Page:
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Laboratory for Structural, Physiologic and Functional Imaging (LSPFI)


Research of the Laboratory for Structural, Physiologic and Functional Imaging (LSPFI) is aimed at quantitatively characterizing tissue properties and their relationship to physiology and function by means of spatially resolved magnetic resonance in humans. The laboratory is almost entirely funded by grants from the National Institutes of Health and involves intra- and extramural collaborations with a wide range of specialties, including neurology, psychiatry, cardiology, endocrinology, neonatology, hematology, craniofacial surgery, and orthopedics.

A major focus of LSPFI’s research is toward development of methods for the study of oxygen consumption, with a particular emphasis on neurometabolism, and the application of these methods to the study of degenerative and acquired neurovascular disease such as obstructive sleep apnea.

A further line of work focuses on methods for quantification of systemic vascular disease via functional MRI-based techniques including time-resolved blood flow, vascular compliance and dynamic venous blood oximetry. Applications of these methods currently in progress target the peripheral and central vascular system in preclinical vascular disease, such as in subjects exposed to aerosols from e-cigarette use and other lifestyle related conditions. An ongoing project resorting to similar methodology is directed toward the study of placental metabolism via T2-based quantification of oxygen saturation in maternal and fetal circulation.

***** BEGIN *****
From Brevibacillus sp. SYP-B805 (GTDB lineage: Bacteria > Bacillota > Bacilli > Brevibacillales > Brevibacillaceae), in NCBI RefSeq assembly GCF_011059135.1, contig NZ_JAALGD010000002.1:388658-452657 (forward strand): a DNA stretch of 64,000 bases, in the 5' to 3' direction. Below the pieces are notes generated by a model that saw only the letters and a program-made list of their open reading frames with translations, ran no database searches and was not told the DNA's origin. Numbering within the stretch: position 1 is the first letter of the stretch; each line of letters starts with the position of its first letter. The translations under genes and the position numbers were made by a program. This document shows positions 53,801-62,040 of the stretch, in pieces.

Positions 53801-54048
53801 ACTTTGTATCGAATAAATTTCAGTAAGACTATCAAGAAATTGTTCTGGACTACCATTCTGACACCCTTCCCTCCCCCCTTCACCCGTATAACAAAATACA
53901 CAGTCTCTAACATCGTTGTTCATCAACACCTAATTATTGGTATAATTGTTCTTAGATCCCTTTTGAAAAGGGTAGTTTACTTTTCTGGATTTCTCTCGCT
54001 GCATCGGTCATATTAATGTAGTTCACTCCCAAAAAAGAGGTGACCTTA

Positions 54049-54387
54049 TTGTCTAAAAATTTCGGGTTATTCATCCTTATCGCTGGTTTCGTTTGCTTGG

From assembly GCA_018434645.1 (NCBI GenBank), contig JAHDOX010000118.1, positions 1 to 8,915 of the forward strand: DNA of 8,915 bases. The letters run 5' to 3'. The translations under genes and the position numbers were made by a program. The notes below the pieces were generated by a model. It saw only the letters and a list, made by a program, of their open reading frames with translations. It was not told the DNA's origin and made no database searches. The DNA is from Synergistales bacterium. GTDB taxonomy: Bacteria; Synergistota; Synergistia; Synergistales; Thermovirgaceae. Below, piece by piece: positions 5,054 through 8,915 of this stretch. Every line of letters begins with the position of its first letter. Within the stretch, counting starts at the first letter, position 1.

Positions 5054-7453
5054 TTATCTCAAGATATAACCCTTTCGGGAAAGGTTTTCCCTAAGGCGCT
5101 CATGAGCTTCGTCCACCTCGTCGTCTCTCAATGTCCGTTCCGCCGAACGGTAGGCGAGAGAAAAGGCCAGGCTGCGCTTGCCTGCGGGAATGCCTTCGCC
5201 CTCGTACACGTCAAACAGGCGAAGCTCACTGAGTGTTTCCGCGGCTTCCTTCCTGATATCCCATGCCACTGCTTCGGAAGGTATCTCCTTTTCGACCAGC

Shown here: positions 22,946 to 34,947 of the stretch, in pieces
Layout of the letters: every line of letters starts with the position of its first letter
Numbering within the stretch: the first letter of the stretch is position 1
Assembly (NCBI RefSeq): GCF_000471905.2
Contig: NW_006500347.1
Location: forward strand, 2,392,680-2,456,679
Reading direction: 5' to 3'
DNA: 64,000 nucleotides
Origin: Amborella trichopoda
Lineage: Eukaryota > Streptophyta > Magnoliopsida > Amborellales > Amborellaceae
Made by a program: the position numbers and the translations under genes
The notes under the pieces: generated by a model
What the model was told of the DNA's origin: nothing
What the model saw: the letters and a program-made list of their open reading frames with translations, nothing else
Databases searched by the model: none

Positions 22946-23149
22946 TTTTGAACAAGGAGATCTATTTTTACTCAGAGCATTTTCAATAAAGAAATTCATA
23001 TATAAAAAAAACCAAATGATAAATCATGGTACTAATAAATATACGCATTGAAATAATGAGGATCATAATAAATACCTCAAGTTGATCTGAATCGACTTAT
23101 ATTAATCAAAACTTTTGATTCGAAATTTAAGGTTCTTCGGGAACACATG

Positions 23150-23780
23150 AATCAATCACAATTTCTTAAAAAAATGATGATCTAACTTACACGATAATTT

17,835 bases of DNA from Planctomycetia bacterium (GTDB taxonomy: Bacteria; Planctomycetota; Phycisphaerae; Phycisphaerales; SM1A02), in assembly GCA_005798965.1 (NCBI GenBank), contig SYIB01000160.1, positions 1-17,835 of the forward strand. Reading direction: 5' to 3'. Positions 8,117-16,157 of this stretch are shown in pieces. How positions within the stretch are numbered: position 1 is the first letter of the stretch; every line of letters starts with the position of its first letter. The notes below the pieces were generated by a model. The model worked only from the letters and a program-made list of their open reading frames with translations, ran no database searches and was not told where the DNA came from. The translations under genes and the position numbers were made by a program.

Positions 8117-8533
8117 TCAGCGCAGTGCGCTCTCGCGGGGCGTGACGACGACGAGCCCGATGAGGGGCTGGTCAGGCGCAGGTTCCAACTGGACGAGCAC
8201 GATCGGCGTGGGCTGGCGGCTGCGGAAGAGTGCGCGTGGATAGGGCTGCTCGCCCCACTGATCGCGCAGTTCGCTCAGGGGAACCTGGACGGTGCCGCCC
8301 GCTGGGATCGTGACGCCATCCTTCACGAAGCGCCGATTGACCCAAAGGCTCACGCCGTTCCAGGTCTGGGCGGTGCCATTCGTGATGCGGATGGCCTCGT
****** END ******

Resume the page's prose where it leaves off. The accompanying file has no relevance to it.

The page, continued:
The laboratory is also involved in ongoing methods development and reduction to practice with translation to the clinic of new quantitative solid-state proton and phosphorus MRI techniques for the study of bone matrix and mineral properties and their application to the evaluation of degenerative bone disease and treatment assessment. The use of solid-state imaging is also explored toward conception of a method for constructing cranial models as surgical aids to evaluate pediatric patients with craniosynostosis and for selectively imaging myelin in the CNS in view of possible applications in white matter disorders.

LSPFI is also active in the further development of methods for quantitative assessment of metabolic and degenerative skeletal disorders by means of image-based computational biomechanics, with the longer-term goal of creating orthopedic applications of high-resolution structural imaging, including patient-specific hip fracture prediction involving generation of high-resolution 3D anatomical models.



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Last updated: 2020-02-05T10:43:43.549-05:00

Copyright © 2016 by the President and Fellows of Harvard College
The eagle-i Consortium is supported by NIH Grant #5U24RR029825-02 / Copyright 2016